In this post, I will discuss techniques you can use to maximize the performance of your GPU-accelerated MATLAB® code. First I explain how to write MATLAB code which is inherently parallelizable. This technique, known as vectorization, benefits all your code whether or not it uses the GPU. Then I present a family of function wrappers—bsxfun, pagefun, and arrayfun—that take advantage of GPU hardware, yet require no specialist parallel programming skills. The most advanced function, arrayfun, allows you to write your own custom kernels in the MATLAB language.
If these techniques do not provide the performance or flexibility you were after, you can still write custom CUDA code in C or C++ that you can run from MATLAB, as discussed in our earlier Parallel Forall posts on MATLAB CUDA Kernels and MEX functions.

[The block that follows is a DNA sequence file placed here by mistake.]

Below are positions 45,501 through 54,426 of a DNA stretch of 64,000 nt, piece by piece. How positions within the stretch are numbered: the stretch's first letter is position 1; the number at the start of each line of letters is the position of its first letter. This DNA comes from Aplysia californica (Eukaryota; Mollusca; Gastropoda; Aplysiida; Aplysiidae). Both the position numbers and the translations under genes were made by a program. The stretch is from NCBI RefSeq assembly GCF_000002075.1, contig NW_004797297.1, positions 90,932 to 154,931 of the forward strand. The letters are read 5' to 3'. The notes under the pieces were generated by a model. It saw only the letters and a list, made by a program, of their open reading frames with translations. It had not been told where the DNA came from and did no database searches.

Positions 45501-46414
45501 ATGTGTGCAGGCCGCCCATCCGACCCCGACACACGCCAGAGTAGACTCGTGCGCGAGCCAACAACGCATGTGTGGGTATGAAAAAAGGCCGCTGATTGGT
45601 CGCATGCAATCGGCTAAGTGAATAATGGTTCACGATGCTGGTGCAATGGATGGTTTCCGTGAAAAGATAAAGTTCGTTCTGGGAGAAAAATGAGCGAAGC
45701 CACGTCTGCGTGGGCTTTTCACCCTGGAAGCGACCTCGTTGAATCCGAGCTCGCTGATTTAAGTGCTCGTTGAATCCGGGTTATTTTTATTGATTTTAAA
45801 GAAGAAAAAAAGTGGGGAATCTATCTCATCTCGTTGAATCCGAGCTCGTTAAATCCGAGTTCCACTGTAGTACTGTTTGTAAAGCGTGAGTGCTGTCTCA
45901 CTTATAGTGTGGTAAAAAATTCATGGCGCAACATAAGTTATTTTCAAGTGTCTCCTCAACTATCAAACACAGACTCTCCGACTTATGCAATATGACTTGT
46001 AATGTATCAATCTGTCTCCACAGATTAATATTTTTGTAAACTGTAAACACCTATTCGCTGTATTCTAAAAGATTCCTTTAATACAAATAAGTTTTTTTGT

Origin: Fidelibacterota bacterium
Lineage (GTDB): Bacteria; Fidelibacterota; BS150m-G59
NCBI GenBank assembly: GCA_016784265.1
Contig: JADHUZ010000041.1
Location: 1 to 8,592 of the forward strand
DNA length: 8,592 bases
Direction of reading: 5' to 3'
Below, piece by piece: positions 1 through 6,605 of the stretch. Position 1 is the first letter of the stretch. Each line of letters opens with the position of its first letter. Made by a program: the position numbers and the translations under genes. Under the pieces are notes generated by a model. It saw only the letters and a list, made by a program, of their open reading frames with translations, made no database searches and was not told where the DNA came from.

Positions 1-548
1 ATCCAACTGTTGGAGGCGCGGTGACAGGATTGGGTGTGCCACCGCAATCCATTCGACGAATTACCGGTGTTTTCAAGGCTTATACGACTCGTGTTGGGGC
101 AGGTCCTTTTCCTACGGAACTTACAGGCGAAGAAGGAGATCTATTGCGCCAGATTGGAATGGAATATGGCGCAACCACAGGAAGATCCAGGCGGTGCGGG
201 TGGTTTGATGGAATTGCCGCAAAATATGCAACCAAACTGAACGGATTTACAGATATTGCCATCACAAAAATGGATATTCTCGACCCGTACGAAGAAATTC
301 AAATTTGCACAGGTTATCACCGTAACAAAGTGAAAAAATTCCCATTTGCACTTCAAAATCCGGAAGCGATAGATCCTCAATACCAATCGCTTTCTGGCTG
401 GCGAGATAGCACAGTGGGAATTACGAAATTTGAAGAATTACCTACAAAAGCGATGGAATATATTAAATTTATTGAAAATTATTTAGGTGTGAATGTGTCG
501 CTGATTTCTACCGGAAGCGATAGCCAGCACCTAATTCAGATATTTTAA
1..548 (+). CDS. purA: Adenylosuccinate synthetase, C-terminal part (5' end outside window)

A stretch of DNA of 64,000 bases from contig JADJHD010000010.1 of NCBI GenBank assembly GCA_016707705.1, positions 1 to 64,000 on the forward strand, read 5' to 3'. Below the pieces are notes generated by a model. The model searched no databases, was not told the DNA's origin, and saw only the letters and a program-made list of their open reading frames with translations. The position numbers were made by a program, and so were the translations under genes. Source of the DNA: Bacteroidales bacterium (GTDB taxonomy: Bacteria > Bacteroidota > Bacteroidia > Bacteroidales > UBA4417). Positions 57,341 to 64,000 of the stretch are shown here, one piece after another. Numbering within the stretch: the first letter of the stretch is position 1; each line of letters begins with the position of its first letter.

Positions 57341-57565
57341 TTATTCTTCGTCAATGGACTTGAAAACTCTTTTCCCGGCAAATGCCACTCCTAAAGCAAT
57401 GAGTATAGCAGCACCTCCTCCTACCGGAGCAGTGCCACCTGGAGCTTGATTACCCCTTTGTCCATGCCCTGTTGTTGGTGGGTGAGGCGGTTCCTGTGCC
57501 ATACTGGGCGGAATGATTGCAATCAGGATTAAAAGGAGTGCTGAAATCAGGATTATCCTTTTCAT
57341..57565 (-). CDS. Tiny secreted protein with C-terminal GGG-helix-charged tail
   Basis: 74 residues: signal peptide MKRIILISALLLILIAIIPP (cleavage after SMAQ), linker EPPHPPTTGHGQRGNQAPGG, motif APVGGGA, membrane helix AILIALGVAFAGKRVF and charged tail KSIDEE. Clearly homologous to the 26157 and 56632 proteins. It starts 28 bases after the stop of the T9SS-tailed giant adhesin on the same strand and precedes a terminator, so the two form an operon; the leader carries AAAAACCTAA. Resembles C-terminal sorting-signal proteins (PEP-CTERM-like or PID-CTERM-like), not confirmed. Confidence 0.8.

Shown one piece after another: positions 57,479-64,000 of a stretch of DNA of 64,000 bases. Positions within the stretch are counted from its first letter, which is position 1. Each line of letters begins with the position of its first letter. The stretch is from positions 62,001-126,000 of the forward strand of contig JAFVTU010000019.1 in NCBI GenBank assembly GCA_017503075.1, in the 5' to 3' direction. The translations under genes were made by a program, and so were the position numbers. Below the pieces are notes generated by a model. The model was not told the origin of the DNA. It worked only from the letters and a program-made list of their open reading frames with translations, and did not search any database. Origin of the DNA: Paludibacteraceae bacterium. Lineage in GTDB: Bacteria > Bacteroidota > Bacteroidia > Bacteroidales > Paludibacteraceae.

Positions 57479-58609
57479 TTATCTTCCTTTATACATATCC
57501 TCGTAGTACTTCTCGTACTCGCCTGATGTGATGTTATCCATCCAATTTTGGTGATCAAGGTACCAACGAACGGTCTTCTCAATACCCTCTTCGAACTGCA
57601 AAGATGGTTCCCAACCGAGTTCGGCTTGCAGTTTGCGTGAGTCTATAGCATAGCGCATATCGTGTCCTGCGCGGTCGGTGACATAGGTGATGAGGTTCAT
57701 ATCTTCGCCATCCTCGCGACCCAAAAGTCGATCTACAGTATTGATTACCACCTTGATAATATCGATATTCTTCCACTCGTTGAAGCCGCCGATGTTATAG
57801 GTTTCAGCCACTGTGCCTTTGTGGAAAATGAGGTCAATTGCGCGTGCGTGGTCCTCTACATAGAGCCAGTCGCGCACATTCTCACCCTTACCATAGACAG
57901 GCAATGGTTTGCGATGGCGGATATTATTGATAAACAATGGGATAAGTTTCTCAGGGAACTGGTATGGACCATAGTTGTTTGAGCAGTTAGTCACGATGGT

All of the features described here are available out of the box with MATLAB and Parallel Computing Toolbox™.
Mobile phone signal strength example
Throughout this post, I will use an example to help illustrate the techniques. A cellular phone network wants to map its coverage to help plan for new antenna installations. We imagine an idealized scenario with M = 25 cellphone masts, each H = 20 meters in height, evenly spaced on an undulating 10km x 10km terrain. Figure 1 shows what the map looks like.
On the GPU, in the following listing we define a number of variables including:
map: An N x 3 height field in a 10km x 10km grid (N = 10,000);
masts: An M x 3 array of antenna positions, at height H;
AntennaDirection: A 3 x M array of vectors representing the orientation of each antenna.
Tell us about your research at The University of Arizona
We are working on developing a tool that can automatically identify various geological processes on the surface of Mars. Examples of geological processes include impact cratering and volcanic activity; however, these processes can generate landforms that look very similar, even though they form via vastly different mechanisms. For example, small impact craters and volcanic craters can be easily confused because they can both exhibit a prominent rim surrounding a central topographic depression.